When you step onto your mat, it presents an opportunity for you to connect with your mind and body in that present moment. There are no distractions. There is no judgment. There is no competition. The moment is capable of righting all wrongs, loving unconditionally and rejuvenating our relationship with ourselves. In our class last Thursday, we discussed prana (the energy in the atmosphere through oxygen-rich air). I am guilty of the draw that movies, hockey and social media can have on my interaction with the natural world. In moderation, these areas make my life fuller. When I allow these avenues of my life to consume my time, they lead me to a life starving of prana. In the present moment, there is the opportunity to become full. Last night I sat on my backyard swing during the drizzling rain. Even during the overcast days, there are opportunities to connect back with the world and increase your prana. Have a great one and thanks for reading!
Prana – I will feed my body and become full.
Prana (small p) refers to the energy in the atmosphere – oxygen-rich air. Modern yogis have become health conscious and more often live lives not of withdrawal but of community. We are more interested in positive mental health than in liberation. And so we take ourselves out to nature to be inspired and to breathe the prana-rich air.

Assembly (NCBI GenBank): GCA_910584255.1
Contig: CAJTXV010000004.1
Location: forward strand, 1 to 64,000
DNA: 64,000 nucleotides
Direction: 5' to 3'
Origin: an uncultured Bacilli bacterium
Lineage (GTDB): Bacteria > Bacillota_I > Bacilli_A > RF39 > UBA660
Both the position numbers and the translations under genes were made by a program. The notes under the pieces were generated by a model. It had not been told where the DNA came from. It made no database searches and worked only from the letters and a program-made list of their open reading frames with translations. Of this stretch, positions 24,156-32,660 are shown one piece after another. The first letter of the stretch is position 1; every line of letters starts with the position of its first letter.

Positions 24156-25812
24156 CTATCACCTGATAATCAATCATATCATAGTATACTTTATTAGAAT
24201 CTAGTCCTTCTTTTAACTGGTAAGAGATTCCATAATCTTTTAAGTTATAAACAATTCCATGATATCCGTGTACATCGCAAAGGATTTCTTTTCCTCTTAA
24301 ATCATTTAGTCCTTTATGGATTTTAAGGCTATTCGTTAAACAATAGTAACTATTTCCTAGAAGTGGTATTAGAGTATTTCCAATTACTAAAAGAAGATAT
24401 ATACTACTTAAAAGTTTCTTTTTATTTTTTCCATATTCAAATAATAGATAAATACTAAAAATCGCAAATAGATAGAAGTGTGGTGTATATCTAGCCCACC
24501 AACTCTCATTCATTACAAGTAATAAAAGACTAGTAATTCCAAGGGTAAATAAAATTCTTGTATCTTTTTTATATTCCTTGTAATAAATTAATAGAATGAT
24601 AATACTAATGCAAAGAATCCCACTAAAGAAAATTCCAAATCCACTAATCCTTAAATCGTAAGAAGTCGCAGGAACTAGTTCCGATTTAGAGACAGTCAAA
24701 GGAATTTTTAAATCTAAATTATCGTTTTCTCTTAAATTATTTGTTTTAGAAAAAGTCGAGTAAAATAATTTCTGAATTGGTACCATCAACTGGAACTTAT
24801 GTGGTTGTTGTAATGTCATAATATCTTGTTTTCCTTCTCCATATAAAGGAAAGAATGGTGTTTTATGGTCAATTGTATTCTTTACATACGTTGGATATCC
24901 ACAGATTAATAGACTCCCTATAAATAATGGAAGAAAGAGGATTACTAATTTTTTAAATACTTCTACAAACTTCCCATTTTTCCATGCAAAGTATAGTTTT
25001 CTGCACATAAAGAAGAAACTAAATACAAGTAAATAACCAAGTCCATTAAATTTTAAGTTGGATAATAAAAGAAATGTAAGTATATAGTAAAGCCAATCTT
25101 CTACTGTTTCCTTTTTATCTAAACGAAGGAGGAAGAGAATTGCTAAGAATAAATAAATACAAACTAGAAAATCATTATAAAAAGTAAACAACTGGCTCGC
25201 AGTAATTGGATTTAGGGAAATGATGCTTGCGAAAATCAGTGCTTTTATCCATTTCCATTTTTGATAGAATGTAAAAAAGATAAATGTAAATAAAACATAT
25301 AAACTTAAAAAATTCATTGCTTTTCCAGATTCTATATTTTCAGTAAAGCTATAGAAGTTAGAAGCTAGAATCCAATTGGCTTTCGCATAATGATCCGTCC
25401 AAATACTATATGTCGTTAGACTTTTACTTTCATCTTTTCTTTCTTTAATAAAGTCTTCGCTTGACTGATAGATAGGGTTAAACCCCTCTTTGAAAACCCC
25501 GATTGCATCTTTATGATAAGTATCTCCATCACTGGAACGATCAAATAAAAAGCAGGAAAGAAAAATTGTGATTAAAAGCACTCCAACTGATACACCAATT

Obviously, there is less prana available in the artificial atmosphere of an office building than in the broad sweep of the beach. If you are someone who lives in a high-rise, works in an office building, and commutes for long periods of time, your depression may be magnified by the reduction in atmospheric prana. How often do your feet actually touch the earth?
For most of us who use computers and cell phones and watch television, the environment in which we work and play can contribute not only to a disturbance in our bioenergetic field, but to a kind of prana starvation. We often don’t realize the extent to which our systems are deprived of prana. What we do, what we eat, what we breathe – is contributing to a rise in depression and hopelessness. (Particularly among young people.)
“We may not be able to move to the mountains or to the beach, but we can use our asanas, pranayama techniques and our community to enrich our prana.”
BOOK – “Yoga for Depression” by Amy Weintrab